Pitching wedge: Drafts. The first time I ever learned to swing a golf club, we started on pitch shots. It’s really half the swing of the full that you’d normally do. It’s a warm-up, but it’s also a good training tool. Drafts are essentially the same thing. Through pitch shots you develop muscle memory. Through drafting you develop muscle memory. Through both you improve your abilities.

Sand wedge: Butt in chair. The only way to get out of a tight spot is to sit and write. You’ll eventually find your way out of it. Then you can go back and use that pitching wedge to get yourself back on track.

Putter: I find myself writing little bits of future chapters, the end of the book, etc. just as a motivator to keep going. These little tidbits are the flag stick on the green and you use your putter to get you that short distance ahead of yourself. You don’t have to go very far so you can easily read (and mis-read) the green. Your story may break further to the left or right than you anticipated, but you’re at least aiming for the intermediary goal in sight.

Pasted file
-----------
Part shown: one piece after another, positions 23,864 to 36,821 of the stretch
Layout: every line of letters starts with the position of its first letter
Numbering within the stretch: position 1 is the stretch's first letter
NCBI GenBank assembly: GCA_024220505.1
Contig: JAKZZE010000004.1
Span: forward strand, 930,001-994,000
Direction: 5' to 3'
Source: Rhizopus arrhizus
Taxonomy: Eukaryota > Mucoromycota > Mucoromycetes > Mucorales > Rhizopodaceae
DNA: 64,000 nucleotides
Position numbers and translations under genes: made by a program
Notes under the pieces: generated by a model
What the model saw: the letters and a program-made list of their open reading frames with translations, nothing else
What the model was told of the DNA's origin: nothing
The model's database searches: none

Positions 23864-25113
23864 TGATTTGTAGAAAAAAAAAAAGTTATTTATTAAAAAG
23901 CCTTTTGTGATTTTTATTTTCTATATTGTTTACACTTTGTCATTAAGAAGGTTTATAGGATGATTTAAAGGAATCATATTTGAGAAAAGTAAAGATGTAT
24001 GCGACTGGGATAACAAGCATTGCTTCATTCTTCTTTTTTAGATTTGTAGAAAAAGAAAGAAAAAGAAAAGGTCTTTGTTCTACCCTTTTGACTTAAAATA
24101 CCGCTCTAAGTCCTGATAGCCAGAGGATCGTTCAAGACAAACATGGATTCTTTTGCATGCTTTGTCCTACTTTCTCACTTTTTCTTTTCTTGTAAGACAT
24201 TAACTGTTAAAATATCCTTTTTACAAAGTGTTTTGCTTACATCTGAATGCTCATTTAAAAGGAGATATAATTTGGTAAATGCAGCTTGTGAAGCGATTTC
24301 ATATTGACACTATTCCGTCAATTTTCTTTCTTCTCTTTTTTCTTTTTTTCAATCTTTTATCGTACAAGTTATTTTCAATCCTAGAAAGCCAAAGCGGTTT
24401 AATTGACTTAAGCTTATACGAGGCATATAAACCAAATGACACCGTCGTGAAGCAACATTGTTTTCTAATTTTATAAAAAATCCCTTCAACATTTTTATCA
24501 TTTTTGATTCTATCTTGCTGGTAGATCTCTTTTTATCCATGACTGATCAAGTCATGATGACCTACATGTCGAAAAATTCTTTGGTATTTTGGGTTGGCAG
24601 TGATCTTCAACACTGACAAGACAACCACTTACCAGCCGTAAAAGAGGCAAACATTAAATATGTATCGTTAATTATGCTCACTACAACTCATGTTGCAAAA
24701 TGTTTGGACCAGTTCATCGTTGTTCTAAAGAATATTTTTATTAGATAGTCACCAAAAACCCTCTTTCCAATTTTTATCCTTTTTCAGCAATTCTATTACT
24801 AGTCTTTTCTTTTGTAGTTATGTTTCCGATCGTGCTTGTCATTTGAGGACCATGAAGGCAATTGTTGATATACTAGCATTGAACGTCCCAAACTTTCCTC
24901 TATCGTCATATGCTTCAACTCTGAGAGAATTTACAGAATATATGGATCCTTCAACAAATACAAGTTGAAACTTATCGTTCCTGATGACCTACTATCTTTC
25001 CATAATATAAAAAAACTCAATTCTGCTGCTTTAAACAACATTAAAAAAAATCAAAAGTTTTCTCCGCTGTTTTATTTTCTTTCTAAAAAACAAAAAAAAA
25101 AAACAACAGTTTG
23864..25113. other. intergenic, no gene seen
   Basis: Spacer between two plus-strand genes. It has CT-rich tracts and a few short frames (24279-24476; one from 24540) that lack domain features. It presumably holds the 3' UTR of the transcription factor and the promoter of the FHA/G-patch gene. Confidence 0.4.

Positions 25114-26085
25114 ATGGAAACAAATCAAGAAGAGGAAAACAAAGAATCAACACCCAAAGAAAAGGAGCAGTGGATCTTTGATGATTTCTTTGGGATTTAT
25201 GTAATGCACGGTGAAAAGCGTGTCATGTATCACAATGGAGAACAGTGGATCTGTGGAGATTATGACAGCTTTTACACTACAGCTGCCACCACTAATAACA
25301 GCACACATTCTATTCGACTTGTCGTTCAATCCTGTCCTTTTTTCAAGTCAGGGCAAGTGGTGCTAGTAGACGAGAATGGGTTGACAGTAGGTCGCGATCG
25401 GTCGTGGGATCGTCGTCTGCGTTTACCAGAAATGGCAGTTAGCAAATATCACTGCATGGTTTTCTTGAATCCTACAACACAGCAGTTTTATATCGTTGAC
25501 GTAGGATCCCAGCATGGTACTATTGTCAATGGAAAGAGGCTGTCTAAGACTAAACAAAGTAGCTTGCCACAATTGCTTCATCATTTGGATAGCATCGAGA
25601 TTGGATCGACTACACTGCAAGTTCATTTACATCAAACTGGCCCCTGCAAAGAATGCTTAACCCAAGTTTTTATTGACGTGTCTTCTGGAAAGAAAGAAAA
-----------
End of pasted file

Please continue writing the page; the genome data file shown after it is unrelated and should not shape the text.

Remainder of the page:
Glove: The writing pen. Or your keyboard, depending on how you go about writing. It’s essential once you start using it and helps to keep the process going smoothly on your hands. And in general.

Tees: The initial idea that sparks the solo journey of writing.

Shoes: Your support group, whomever it may be. (Or is that whoever?) It can be your family, if they’re the ones who encourage you most on your crazy path in life. You decide. But it’s an essential part of this writing life. Just as a good pair of shoes is essential for keeping your balance on the golf course.

Ball marker: Your progress. Whether it’s a status bar you put on your blog, checking off one more thing on your outline, or writing “The End.” You put them down to mark where you are, but they’re non-intrusive so you can putt right over them and move on to the next item of business.